Americana: Clabber Girl


Clabber Girl is one of the oldest brands of home baking products still left on the shelves.

It all began in the early part of the year 1850 in Terre Haute, Indiana, 75 miles west of Indianapolis along the Wabash River, where a company was founded by the name of Hulman & Company, a family owned business. It was originally a wholesale grocery store that also sold liquor and tobacco. Francis Hulman had immigrated from Germany in the early 1800s and started a wholesale grocery business.

Herman Hulman Sr, and sons  

Sometime after this, Francis wrote to his half-brother still in Germany, Herman Hulman, telling him: “Come to America, and we will make money”, which he did after several requests. Herman reluctantly came to America from his home in Onasbruck, Hanover, Germany to Vigo County in 1854. This would change the history of Wabash Valley. Originally Francis Hulman had moved to Terre Haute from Cincinnati in 1850 when the store had opened as a wholesale grocery house.Inviting Herman to join the family
business ended up making the company a dynasty in the state of Indiana.

Tragedy struck when Francis Hulman and his family were lost at sea on the steamship Austria in 1858 while returning from a visit to Germany. Herman then took over, struggling to operate the company alone until he became partners with a local competitor, Robert S. Cox, Jr. in 1869. During that period Herman added a storeroom and spice mill behind the main store. Herman was carrying out the vision and dreams of his late brother, Francis Hulman. In 1870, Herman acquired the city’s largest distillery from Alexander McGregor and it soon became the largest producer of distilled spirits in western Indiana. In 1872, Herman and his wife, Antonia purchased the 16-room Ohio Street mansion that was built in 1850 by John Palmer Usher, Secretary of the Interior for Abraham Lincoln.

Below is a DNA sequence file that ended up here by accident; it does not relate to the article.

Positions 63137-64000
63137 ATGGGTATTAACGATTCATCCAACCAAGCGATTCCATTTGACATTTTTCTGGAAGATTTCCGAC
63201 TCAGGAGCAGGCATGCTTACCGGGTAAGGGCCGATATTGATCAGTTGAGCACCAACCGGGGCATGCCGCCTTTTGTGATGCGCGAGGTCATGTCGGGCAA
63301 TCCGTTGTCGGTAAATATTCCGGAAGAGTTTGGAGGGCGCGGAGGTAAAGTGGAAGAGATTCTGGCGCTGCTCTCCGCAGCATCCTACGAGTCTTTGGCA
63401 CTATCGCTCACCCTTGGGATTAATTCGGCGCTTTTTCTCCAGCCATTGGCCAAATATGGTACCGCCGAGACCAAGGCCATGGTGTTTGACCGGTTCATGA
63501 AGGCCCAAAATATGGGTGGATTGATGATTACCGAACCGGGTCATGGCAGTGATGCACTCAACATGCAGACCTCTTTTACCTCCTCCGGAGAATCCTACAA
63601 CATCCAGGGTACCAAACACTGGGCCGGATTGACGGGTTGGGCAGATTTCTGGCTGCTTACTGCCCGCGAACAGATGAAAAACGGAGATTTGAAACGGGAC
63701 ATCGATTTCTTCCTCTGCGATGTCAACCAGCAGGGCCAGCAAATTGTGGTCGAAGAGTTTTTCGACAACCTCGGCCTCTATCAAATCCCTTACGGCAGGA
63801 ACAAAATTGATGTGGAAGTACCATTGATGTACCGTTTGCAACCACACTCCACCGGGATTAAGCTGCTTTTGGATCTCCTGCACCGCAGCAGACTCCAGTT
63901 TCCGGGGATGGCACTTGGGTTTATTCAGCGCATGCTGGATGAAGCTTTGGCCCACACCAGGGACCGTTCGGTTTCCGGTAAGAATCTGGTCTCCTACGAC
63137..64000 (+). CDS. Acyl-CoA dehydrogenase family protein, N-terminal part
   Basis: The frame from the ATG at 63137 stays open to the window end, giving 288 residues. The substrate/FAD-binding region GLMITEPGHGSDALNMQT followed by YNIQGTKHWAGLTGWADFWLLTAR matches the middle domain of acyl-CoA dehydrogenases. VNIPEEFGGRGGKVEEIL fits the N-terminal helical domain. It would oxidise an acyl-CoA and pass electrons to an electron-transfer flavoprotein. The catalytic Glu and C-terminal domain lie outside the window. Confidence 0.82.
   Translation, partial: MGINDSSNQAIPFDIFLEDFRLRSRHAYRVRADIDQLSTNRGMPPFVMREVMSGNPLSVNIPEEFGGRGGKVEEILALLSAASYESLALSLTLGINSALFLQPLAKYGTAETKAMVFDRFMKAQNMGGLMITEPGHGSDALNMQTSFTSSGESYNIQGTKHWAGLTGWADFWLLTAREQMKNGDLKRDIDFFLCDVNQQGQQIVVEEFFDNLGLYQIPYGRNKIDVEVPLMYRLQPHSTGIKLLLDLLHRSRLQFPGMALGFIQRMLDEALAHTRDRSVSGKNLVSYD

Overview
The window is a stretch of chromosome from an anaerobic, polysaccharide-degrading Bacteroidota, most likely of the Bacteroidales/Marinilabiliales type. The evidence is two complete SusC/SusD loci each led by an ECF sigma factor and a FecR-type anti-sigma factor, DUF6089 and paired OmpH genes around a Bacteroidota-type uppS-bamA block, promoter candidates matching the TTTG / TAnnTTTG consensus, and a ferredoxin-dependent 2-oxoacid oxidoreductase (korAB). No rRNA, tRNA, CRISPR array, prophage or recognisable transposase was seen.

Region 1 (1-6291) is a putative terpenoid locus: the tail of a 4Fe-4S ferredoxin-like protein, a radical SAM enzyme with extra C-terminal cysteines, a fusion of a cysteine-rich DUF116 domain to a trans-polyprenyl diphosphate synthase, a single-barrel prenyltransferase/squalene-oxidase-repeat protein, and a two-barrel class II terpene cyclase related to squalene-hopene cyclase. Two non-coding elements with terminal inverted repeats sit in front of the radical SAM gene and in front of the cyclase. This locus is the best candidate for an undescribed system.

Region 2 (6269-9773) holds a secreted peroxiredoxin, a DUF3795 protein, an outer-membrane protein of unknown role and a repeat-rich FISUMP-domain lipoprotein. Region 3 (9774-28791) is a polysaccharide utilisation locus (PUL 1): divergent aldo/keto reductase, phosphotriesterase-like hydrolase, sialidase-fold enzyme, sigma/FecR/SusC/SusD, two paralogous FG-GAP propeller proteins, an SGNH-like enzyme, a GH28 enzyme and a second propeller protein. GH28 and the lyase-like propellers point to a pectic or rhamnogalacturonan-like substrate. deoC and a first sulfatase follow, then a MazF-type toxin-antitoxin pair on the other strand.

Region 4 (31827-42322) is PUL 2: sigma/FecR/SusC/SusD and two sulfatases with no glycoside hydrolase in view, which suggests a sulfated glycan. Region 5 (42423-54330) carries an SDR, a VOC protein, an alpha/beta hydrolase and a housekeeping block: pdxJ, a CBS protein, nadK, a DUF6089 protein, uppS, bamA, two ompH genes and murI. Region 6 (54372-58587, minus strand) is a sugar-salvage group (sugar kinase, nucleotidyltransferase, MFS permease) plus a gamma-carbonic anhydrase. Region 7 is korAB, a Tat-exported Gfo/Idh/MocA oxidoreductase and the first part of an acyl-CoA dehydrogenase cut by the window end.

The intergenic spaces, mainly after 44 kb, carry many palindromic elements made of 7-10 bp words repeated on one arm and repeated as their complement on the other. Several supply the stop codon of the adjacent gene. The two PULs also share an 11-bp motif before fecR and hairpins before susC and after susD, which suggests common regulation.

In 1875, the Hulman family decided to spend several months in Germany, and when he returned sold the distillery to Crawford Fairbanks, later he reacquired half of it. In 1878, Herman traded his share of the distillery to Cox in exchange for Cox’s share in the wholesale grocery business.

Herman oldest son, Anton Hulman and Benjamin G. Cox became his partners in 1886 under the name “Hulman & Co.”. Despite several expansions, the Fifth and Wabash building was too small, so in 1892, Hulman & Co. built Indiana’s largest wholesale grocery establishment at 900 Wabash Avenue. More than 5,000 people attended its grand opening on September 28th, 1893. i